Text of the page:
Wednesday, February 09, 2011

reading lessons, possibly

Seeing Lessons - Catherine Owen

Apparently I cannot read poetry. My mind wanders when I read it silently, I break down in giggles when I read it aloud. Which is a shame because this book is very special to me.

Seeing Lessons has a place in my heart because of the memories that it will always carry. This past October, during the trial run of BlogCon, the willing victims conventioneers attended a couple of Word Fest events, one of which featured the Vancouver poet and heavy metal musician, Catherine Owen, reading from this book. I wish she would come over and read all the poems in her book to me, because poetry really needs to be read to you. Especially the way she does it.

Catherine Owen was fascinating to watch. Her musicianship was very telling in her unconscious hand gestures, one hand keeping time with the rhythm of her words as she read. I tried doing that myself as I read these poems aloud, but it just made me giggle all the harder. I am no heavy metal poetess.

Seeing Lessons was born of Owen's fascination with an entry she came upon in the scholarly tome, A History of Women Photographers: "In 1927, Mattie Gunterman's large body of work was destroyed by fire". Her poet's imagination fired up, she uncovered all the information she could about Mattie Gunterman, the American woman who, carrying cameras and developing equipment with her, walked from Seattle into the BC interior, to work as a camp cook and settle a homestead near Beaton.

A mixture of Owen's poetry about Gunterman's life, some of Mattie Gunterman's few remaining photographs, and many of Gunterman's letters and journal entries, Seeing Lessons is a powerful and often poignant glimpse of a strong woman, not bowed by hardship and tragedy, a woman whose surviving work is an important chronicle of the history of a nation.

Because of my illiteracy when faced with poetry, it took me several months to read this book. I breezed through the chapters containing Gunterman's letters and journal entries and obviously had no difficulty with the photographs. But although I was forced by my own shortcomings to read the poems at a snail's pace, I can recommend this book to anyone with an interest in poetry or photography or Canadian history or women's studies.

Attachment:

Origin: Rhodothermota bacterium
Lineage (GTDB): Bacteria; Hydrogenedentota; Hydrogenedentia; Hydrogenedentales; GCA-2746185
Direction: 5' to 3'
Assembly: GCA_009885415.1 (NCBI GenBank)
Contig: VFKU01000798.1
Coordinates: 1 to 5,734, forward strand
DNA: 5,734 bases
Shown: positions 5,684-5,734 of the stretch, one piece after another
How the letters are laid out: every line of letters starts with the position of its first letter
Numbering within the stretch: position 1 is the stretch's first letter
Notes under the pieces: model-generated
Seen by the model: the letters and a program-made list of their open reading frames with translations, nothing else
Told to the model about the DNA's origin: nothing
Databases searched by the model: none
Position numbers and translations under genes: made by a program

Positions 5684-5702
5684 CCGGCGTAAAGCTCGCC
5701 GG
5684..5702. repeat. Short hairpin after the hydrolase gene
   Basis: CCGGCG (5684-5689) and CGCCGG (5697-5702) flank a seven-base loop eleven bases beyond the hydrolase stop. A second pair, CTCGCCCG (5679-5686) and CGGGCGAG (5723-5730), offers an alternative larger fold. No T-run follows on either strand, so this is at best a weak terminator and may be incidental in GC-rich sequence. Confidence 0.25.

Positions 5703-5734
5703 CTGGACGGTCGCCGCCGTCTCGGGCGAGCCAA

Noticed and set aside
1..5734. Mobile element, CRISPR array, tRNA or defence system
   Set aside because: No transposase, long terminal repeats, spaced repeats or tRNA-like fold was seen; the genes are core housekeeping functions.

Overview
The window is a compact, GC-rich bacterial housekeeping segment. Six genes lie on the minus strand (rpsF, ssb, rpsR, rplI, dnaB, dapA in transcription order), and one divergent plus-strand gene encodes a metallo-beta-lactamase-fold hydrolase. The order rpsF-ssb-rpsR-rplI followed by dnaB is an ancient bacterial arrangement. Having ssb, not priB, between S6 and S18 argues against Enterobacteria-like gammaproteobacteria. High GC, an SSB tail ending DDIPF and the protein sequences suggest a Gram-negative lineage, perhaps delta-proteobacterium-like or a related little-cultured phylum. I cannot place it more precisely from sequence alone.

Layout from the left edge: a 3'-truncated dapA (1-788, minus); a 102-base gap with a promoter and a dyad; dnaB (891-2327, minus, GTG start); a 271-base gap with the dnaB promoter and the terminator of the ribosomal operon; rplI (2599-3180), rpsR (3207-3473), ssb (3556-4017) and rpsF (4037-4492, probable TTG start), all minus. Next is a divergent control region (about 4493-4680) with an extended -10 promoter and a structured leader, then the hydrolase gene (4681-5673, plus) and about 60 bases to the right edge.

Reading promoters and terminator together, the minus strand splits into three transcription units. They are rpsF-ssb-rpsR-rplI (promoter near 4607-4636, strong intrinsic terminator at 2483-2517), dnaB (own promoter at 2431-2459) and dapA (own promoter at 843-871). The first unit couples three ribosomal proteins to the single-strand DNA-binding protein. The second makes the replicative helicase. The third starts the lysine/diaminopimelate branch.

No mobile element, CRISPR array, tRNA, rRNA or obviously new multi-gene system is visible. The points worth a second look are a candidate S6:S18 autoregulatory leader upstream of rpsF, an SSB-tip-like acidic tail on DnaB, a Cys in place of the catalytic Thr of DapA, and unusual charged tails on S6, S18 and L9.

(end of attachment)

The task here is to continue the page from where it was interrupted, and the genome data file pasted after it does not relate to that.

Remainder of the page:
You will never be able to share my memories of watching with admiration as your dear friend engages a poet in conversation at a downtown Calgary art gallery on a snowy day in October, but you can uncover the fascinating elements of the book that sparked their discussion.


Anonymous said...

I used to read more poetry than I do now. These days I prefer novels, although in the past few months I haven't read nearly as much as I have in other years.

Barbara Bruederlin said...

I find I am reading more and more non-fiction these days, Mr Anchovy, which rather surprises me.

Doc said...

"obviously had no difficulty with the photographs." You read like I do!

The best way to read poetry is to hear it in your head in someone elses's voice. Try reading it in the voice of your mother, a news anchorman, or Richard Nixon. It helps add flavor to the poetry.


Allison said...

She had such a fabulous voice! I try to recall it when I'm reading it too, but can never capture it.

I need to reread this book, thanks for the reminder!

Barbara Bruederlin said...

Richard Nixon, brilliant! His voice shall forever be my de facto poetry reading voice, Doc, for better or for worse.

She did have a great voice, Al, and such wonderful rhythm. I loved how she kept time with her hand.

John Mutford said...

I can't read poetry aloud either, though plenty of poets suggest that we should. Taking your time isn't a bad thing and I don't think it highlights your shortcomings as much as rushing through a collection highlights mine.

Barbara Bruederlin said...

I believe that there are really only two speeds at which one can read poetry, John - breakneck or snail. I won't make any comparisons to removing bandages, although watching me read poetry can be pretty painful.